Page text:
Today is the eighth part of our countdown from 11 to 1 of the best fourth seasons by a Notre Dame head coach, beginning with Knute Rockne’s tenure that started in 1918. Not included are Hunk Anderson (1931-33) and Tyrone Willingham (2002-04), who were axed after their third seasons.
Dan Devine and 1978 tri-captains Jerome Heavens (30), Bob Golic (55) and Joe Montana (3), who helped the Irish bounce back from an 0-2 start to a No. 7 finish versus one of the toughest schedules in NCAA history.
No. 4: Dan Devine (1978)
Final Associated Press Ranking: No. 7 (No. 6 in UPI)
At Notre Dame, a three-loss campaign used to be the demarcation between a bad season and a “passable” one.
Ara Parseghian had one three-loss season in 11 seasons (8-3 in 1972). So when Dan Devine opened his career 8-3 in 1975 and then 9-3 in 1976, “Dump Devine” stickers became popular in his third season when the preseason favorites to win the national title started 1-1.
The Fighting Irish went on to capture the national title that season (1977), but in Devine’s “senior year,” an 0-2 start — home losses to Missouri (3-0) and Michigan (28-14) — saw the critics resurface.
Devine’s situation was similar to Parseghian’s fourth year in 1967.
• Both were coming off national titles in year three.
• Both graduated game-changers on defense, Parseghian with Alan Page, Pete Duranko and Jim Lynch, and Devine with Ross Browner, Willie Fry and Luther Bradley, among others.
• On offense, Parseghian saw the graduation of halfback Nick Eddy, who finished No. 3 in the Heisman voting, while Devine lost tight end Ken MacAfee — who also finished No. 3 in the Heisman balloting. Parseghian saw the departure of the dominant left side of the line (first-round picks Paul Seiler and Tom Regner), while Devine had the graduation of a productive right side (Ernie Hughes and Steve McDaniels).
• Both had a dynamic pass-and-catch combo, Parseghian with western Pennsylvania quarterback Terry Hanratty and wideout Jim Seymour, and Devine with western Pennsylvania quarterback Joe Montana and receiver Kris Haines.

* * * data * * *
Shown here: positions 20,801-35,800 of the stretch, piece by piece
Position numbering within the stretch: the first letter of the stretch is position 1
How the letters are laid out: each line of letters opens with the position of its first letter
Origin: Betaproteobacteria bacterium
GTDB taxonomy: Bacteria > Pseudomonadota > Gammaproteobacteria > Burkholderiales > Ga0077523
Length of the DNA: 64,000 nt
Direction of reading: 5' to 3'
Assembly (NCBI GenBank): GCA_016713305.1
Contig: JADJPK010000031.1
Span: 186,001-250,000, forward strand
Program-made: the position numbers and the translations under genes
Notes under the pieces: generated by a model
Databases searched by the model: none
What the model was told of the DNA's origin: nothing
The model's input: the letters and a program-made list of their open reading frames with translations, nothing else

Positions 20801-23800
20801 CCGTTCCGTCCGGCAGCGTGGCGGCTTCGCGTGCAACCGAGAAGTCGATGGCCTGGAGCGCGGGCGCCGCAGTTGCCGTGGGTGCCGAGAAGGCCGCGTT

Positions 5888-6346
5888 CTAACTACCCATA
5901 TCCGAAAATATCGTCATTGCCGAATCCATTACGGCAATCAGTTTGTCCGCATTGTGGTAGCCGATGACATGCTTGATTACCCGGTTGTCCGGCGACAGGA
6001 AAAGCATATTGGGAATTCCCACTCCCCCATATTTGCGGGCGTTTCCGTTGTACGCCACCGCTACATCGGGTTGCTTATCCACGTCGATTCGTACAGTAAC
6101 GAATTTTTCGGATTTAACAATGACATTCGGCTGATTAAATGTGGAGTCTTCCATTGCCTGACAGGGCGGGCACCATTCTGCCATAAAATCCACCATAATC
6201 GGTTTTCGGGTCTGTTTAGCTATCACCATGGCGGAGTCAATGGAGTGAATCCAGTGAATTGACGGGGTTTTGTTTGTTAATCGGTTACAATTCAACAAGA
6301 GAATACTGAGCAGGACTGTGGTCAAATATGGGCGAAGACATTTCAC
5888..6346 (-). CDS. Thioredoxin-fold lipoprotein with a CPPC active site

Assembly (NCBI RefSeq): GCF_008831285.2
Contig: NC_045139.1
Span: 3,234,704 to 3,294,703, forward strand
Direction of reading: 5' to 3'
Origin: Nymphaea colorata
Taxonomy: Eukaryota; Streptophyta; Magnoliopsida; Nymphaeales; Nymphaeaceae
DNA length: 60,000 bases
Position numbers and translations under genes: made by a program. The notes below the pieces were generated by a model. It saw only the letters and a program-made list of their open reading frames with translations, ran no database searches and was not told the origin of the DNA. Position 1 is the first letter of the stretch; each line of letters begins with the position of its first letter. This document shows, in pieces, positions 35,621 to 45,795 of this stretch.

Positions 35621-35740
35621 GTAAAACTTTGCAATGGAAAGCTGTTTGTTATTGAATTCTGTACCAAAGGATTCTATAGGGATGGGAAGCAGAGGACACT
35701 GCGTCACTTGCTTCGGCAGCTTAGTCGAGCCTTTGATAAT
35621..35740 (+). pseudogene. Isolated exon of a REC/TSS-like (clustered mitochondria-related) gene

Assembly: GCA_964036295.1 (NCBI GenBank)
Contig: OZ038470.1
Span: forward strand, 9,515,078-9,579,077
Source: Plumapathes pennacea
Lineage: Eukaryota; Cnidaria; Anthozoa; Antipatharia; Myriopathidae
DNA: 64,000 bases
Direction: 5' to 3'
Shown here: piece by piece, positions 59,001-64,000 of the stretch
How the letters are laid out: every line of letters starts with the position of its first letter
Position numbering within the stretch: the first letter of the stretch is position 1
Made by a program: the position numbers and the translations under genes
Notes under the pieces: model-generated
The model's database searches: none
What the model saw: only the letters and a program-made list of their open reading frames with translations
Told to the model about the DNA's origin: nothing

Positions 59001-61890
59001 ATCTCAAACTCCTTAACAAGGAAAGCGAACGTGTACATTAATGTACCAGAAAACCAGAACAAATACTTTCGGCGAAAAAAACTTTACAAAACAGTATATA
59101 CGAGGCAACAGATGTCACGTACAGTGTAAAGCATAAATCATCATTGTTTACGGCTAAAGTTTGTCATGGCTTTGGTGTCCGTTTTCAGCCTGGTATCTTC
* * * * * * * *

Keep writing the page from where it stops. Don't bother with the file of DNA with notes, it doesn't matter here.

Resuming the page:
• Parseghian’s fourth Irish team sputtered to a 2-2 start, while Devine’s began 0-2.
Both then guided strong turnarounds. Notre Dame won the final six games of Parseghian’s “senior year,” with the most impressive coming in the finale against a Miami team that finished 7-4.
Hence, the reason we rank Devine’s fourth year one spot higher with the 9-3 finish as opposed to the 8-2 finish under Parseghian in 1967 is strength of schedule.
Since 1977, the first year the NCAA statistically began tracking the toughest college football schedules, the highest-rated one is the 1978 Notre Dame team that saw its opponents compile a .709 winning percentage. A distant second that year was co-national champ USC at .663. Back then, though, the bowl games weren’t included in the final stats. So if you add the epic 35-34 Cotton Bowl comeback victory over Houston, which finished 9-3, Irish foes were 86-34-2 overall — a .713 winning percentage.
Seldom has any college team cracked the .700 mark in this category. It is akin to a Major League Baseball player batting .400 in a season.
After the 0-2 start, Montana led the Irish to a 9-1 record against a slate that saw six foes finish in the top 15: USC (No. 2, but No. 1 in UPI), Michigan (No. 5), Houston (No. 10), Michigan State (No. 12), Purdue (No. 13) and Missouri (No. 15).